Jen's Kitchen offers a fresh approach to home cooking with exciting recipes and blog posts that emphasise hands-on cookery using local and organic produce.

Shepherds Pie Potatoes

I always cater for at least 4 people for dinner.  But for a while, as my better half is in New Zealand, I have to downsize.  And it got me thinking about catering for 1.  The secret is to not over cook, as food waste is not good for the pocket or the environment.  And also to have some “master” recipes.  This recipe uses a mince sauce, basically a bolognese that can also be simply heated to go with pasta, or made into a lasagne. And while we are being picky, a shepherds pie is traditionally made with lamb mince. But in this case I’m using beef, so as to stretch out the number of meal options available.  Quick, easy and very moreish, suitable for hungry families after long days, or simply a snack for one.

Shepherds Pie Potatoes


2 teaspoons of olive oil

1 onion, peeled and diced

150g minced beef

250ml beef stock

1 teaspoon Worcestershire sauce

1 tablespoon of tomato purée

1 large jacket potato, baked

20g butter

A handful grated cheese, your choice


Heat oven to 180oC. Heat the oil in a non-stick pot.  Cook the onion gently for 3-4 mins, then increase the heat and add the mince.  Fry for a further 10 mins until the beef has browned.  Stir in the stock, Worcestershire sauce, tomato purée and season to taste.  Gently bubble for 15-20 mins until the mince is tender and the sauce has thickened.


Sheperds Pie

To assemble, cut the baked jacket potato in half lengthways and scoop the flesh into a small bowl, leaving the skin intact.

Sheperds Pie

Mash the potato with the butter and season well. Divide the mince between the potato skins, then cover with the mash.

Sheperds Pie

Transfer the potatoes to a baking dish, sprinkle with cheese, then bake for 15-20 mins until golden. These can, of course be multiplied up to have as a canape or starter.  However you have these mini shepherds pies they are divine!

Shepherds Pie

Shepherds Pie Potatoes

Blood Orange & Ricotta Pancakes with Dark Chocolate Sauce

Not only are you probably all sick of pancakes, you are also a little fed up of my current blood orange obsession.  Well fear not, this is the last blood orange hurrah…. and these pancakes are SO totally worth it.  With, or without the chocolate sauce.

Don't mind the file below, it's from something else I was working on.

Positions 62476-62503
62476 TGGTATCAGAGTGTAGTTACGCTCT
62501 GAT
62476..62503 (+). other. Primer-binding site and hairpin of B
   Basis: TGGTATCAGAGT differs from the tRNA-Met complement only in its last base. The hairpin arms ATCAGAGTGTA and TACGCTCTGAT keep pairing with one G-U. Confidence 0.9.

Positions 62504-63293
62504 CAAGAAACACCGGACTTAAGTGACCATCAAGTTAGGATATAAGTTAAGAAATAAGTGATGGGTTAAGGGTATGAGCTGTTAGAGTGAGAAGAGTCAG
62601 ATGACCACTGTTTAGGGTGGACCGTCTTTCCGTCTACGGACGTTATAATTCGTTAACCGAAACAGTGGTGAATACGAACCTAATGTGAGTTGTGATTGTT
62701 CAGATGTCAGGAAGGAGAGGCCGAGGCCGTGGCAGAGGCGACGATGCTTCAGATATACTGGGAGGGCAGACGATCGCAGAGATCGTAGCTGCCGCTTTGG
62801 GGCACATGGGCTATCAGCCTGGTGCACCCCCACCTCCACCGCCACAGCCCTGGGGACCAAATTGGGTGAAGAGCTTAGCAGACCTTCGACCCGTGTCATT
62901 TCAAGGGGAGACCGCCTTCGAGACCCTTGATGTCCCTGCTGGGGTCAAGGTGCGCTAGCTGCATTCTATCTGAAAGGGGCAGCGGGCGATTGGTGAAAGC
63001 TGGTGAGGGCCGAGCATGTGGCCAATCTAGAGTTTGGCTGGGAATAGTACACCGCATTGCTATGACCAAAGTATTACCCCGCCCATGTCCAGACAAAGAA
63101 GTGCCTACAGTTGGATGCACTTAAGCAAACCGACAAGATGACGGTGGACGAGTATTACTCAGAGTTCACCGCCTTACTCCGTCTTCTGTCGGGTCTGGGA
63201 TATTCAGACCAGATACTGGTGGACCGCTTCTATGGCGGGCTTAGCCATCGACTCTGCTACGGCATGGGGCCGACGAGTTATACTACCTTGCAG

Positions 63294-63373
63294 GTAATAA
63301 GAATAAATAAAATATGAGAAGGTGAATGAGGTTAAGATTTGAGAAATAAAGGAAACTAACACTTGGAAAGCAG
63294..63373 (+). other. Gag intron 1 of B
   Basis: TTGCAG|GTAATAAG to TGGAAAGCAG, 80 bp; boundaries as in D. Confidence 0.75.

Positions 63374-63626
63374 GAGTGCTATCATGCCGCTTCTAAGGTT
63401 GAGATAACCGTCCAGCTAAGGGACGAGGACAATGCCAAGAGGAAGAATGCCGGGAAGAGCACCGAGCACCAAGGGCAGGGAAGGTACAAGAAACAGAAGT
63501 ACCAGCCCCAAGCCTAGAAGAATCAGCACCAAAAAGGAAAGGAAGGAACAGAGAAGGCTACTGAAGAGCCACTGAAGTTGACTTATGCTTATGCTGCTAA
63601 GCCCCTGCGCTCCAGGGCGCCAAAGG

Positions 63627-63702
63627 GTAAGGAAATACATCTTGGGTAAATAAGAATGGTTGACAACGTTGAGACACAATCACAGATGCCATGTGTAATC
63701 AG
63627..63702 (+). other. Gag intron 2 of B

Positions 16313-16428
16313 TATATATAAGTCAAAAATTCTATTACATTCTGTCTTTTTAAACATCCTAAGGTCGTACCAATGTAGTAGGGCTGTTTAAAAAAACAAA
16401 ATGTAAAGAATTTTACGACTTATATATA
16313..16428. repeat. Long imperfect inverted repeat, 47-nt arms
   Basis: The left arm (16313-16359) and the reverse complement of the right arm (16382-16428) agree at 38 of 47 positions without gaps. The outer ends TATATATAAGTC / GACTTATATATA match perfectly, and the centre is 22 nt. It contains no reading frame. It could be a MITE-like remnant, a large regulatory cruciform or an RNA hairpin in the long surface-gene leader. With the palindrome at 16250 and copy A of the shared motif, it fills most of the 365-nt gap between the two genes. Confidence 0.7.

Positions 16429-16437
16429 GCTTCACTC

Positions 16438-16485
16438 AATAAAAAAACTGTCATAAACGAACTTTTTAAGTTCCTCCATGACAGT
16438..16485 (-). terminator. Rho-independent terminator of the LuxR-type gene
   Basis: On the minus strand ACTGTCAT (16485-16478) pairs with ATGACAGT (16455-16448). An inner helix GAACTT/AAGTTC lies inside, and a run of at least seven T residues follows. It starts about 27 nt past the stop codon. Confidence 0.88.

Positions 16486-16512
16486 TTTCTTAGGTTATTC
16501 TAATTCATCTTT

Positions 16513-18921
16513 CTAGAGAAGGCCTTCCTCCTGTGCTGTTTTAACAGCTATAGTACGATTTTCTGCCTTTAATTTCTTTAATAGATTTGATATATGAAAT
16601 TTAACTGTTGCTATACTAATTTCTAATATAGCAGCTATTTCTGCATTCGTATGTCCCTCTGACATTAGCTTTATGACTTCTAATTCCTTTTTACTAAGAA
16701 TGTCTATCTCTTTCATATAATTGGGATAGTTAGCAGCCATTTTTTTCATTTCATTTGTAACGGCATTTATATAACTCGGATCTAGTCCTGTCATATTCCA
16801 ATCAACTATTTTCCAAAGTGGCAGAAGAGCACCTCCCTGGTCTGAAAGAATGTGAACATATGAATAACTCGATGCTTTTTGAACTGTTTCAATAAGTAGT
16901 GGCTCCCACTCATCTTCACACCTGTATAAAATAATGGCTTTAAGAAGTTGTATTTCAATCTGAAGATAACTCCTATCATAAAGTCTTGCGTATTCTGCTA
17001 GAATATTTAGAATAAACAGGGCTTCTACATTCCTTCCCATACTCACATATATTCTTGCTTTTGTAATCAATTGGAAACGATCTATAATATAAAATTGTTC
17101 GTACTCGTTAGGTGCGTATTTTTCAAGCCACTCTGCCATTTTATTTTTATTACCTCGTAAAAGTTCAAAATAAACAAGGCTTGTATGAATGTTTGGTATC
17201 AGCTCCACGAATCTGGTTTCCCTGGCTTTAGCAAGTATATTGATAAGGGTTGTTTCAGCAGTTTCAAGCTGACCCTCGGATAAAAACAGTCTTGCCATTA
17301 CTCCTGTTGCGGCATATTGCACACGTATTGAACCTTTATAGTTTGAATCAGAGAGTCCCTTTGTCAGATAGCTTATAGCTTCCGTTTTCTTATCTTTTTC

Blood Orange & Ricotta Pancakes with Dark Chocolate Sauce

250g ricotta cheese
2 tablespoons of caster sugar
2 eggs
1 tablespoon blood orange zest
2 tablespoon blood orange juice
120g flour
1 teaspoon baking powder
200g chopped chocolate
2 tablespoons blood orange juice
1 teaspoon blood orange zest
20g butter
2 tablespoons of caster sugar
To serve: Some chilled mascarpone cheese combined with 2 tablespoons of icing sugar
To make the sauce: Combine all ingredients in a small bowl, place over a pan of simmering water, stirring frequently until the chocolate is melted and looking smooth. Turn off the heat but leave over the pan of water so it doesn’t thicken too much while you are making the pancakes.

Ricotta Pancakes

The Pancake Batter

In a large bowl, whisk together ricotta, sugar, eggs, orange zest and juice. Add flour and baking powder and stir until well combined.
Heat a large frying pan over medium-low heat. Add a little bit of butter to melt.

Ricotta Pancakes

Frying the batter

Ladle batter into the pan and cook pancakes until edges are beginning to crisp, about 5 minutes. Flip pancakes and cook an additional 3-4 minutes.

Ricotta Pancakes

Chocolate Sauce with Mascarpone Cream

Serve pancakes topped with warm chocolate sauce.

Ricotta Pancakes

Ricotta Pancakes



French Toast for Mother’s Day

I know I’ve posted a French Toast recipe before, but this Rachel Allen one is so beautifully simple. So simple that anyone in the family could take it upon themselves to make it for, say Mother’s Day….

French Toast by Rachel Allen
This is my go-to book for simple quick recipes that taste of the flavours you’d expect of the dish. And with “traditional” French Toast you need not add anything except the 4 main ingredients. Then you can add all the fancy blueberries and maple syrup afterwards.

Mind you if you try to look up “French Toast Recipes” there’s a myriad to chose from.  This Guardian Article is excellent and very informative about alternatives if you chose to follow a different path to mine- so to speak….

Rachel Allen’s Simple French Toast


25g Butter

2 eggs (as fresh as possible)

2 tablespoons of cream or milk- use the cream.

thick slices of at least one day old white bread
French ToastMethod: